Today I accomplished an amazing feat. I managed to use the word “y’all” five times in one sentence without even trying.
“Hey y’all, if y’all wanna bring y’all tickets to the register I’ll get y’all yall’s drinks.”
No, no, please, stop applauding. I have already congratulated myself enough. I never knew I talked like a New Orleanian until I left New Orleans.
I also didn’t know I ate like one until I moved here.
I just finished reading Ruth Reichl’s Tender at the Bone, a memoir of the conception, gestation, incubation, and coddling of her love affair with food. I love reading foodie memoirs. I like to think of myself as a foodie, but really I’m only trying to justify the money I spend in fancy restaurants. Sure, I can speak half-intelligently about food preparation and presentation, and I certainly know by now what I like and dislike. I’ll put just about any weird concoction in my mouth, from goat wontons to ramen noodle sandwiches.
But the reason for this letter is that I wanted to tell you about the time I met Emeril Lagasse when I was fifteen. I was working in a frou-frou grocery store in New Orleans where we invited celebrity chefs to do a live in-house cooking demonstration once a month, right there next to the deli counter. And when I say “celebrity chefs,” I’m talking about “that guy who runs the hundred-year-old po-boy shop down on Canal,” or “that Joisey lady who started cooking at Brennan’s a month ago.” They were celebrities to us New Orleans folk, not to the rest of world.
So when it was announced that Emeril Lagasse was coming to prepare food for us, we were pretty excited. I was chosen as the plebian ambassador who would greet Mr. Lagasse and help him set up his table and ingredients. This was presumably due to the fact that I was immune to being star-struck; John Goodman was a regular at the store and always chose my line because I was the only employee who had not asked about Roseanne’s off-camera antics.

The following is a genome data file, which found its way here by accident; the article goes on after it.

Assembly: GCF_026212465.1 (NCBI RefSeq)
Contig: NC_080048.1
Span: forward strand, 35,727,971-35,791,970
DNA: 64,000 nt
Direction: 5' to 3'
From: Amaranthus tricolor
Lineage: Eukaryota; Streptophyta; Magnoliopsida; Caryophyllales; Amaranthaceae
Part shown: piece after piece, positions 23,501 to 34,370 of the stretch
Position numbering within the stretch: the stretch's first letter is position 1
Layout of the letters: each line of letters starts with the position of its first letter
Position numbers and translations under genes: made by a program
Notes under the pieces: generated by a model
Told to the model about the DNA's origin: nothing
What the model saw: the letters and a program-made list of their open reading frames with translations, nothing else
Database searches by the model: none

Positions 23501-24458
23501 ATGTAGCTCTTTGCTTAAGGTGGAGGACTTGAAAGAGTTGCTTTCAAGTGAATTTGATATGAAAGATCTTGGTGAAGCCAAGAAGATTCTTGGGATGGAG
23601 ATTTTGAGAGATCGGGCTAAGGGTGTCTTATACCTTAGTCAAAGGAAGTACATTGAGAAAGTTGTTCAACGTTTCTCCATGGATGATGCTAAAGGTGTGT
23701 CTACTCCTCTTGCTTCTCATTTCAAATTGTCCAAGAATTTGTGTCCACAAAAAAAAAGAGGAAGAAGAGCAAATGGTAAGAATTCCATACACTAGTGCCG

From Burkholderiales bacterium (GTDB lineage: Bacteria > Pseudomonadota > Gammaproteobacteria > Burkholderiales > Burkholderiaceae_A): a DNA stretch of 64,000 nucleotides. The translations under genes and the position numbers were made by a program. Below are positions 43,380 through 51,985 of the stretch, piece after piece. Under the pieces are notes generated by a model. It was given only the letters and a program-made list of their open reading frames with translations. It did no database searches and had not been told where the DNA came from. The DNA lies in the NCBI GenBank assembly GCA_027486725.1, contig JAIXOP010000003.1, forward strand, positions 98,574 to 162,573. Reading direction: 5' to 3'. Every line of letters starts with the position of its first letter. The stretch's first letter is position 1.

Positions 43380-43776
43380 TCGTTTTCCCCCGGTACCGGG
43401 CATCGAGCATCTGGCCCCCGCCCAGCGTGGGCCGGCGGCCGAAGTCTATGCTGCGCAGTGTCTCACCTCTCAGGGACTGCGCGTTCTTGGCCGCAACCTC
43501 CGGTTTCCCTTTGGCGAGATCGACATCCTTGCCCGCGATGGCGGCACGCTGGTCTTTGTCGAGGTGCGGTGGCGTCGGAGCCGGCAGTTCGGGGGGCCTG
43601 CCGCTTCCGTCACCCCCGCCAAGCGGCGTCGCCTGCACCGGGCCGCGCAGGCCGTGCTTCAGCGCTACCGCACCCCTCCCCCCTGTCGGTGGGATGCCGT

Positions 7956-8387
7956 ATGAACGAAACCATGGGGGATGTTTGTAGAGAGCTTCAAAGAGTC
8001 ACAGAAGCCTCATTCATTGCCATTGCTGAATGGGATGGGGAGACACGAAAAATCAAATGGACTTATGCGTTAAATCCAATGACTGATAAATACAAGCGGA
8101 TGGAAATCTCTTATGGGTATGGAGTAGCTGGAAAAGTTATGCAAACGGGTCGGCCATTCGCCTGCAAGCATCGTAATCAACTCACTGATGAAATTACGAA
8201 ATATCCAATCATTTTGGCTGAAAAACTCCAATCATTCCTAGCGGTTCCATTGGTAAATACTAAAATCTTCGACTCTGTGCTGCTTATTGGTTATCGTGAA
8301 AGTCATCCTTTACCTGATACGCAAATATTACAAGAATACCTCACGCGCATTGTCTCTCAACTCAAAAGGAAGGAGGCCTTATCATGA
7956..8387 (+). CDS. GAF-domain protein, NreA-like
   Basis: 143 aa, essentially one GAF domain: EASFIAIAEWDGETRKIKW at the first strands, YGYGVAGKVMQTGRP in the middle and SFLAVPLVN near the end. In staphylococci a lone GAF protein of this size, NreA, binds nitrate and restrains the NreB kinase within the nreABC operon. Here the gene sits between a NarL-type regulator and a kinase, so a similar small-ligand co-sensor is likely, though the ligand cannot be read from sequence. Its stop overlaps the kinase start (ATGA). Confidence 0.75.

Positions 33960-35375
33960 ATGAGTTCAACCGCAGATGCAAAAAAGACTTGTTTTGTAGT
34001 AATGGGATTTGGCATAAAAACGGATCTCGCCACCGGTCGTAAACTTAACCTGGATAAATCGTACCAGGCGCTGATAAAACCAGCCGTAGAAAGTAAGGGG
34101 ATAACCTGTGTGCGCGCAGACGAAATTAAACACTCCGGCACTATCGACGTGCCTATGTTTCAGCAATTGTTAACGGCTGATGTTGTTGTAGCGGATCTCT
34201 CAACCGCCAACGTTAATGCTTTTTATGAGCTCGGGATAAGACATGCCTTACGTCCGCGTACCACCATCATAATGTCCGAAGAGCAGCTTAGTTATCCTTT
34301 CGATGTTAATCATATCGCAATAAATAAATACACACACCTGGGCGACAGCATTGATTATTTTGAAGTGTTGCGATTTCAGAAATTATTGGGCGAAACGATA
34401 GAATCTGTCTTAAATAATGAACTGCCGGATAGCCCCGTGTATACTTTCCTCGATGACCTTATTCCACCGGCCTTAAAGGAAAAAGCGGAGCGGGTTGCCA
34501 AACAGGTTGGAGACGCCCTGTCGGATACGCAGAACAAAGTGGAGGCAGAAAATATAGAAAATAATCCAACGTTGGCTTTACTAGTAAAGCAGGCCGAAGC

When Emeril arrived, I pretended not to know who he was, a difficult feat thanks to the chorus of “BAMs” being offered by the line of pubescent cashiers behind me. We set up his table and his little Bunsen Burners, and he immediately dredged a few bits of raw meat in some flour and began frying them, saying he wanted me to be his taste tester before the big show.
He plated four little meat/things, drizzled some sauce on them and presented them to me with a flourish. I popped one in my mouth and he giggled. I ignored this. The meat/things were good—tender, melty, buttery. I ate all of them, chewed thoughtfully, thanked him for the private snack.
“What was it?” I asked him.
Mr. Lagasse erupted into laughter, bent down until his face was level with mine, and said in that celebrated New England accent of his, and loud enough for even my manager upstairs to hear, “LIITLE GOIL! YOU JUST ATE BAAWWLS!!!”
Balls. I had eaten balls. Testicles. But you know, I didn’t really want to give him or the customers who had stopped to watch any satisfaction. So I just stared at him and shrugged. It threw him quite a bit. His placed his hand on my shoulder.
“BAWLS. You ATE dem. Jus now. BAWLZZZ.”
I didn’t flinch. This was fun. “But they tasted good, man. Who cares if they came from scrotums?”
He studied my indifferent face for a minute while his own fell in disappointment. I felt a little bad for him. I wished I could be more easily grossed out, as squeamish as a real fifteen-year-old girl. But I couldn’t.
His crestfallen expression soon transformed into a smile of mild respect, however. He liked me. He invited me to be his sous chef for the day, working alongside him and the deli case at our paper-covered table.
As we were getting everything ready to begin our cooking for the public, I whispered to him, “Are you gonna tell everybody what they’re eating before they eat it?”
And he stage-whispered back to me, “Yeah dawl. I’mona tell ’em dey eatin’ shrimp etouffee, cause dat’s what we cookin’. We ain’t feeding dese people no bawlz!”
And as we set to work, him cooking and me handing plates of etoufee to rich fucks and trying our best to ignore each random, apropos-of-nothing “Kick it up a notch,” I found myself strangely flattered that Emeril Lagasse had cooked bawlz for me and me only. Gee.
Feel da love,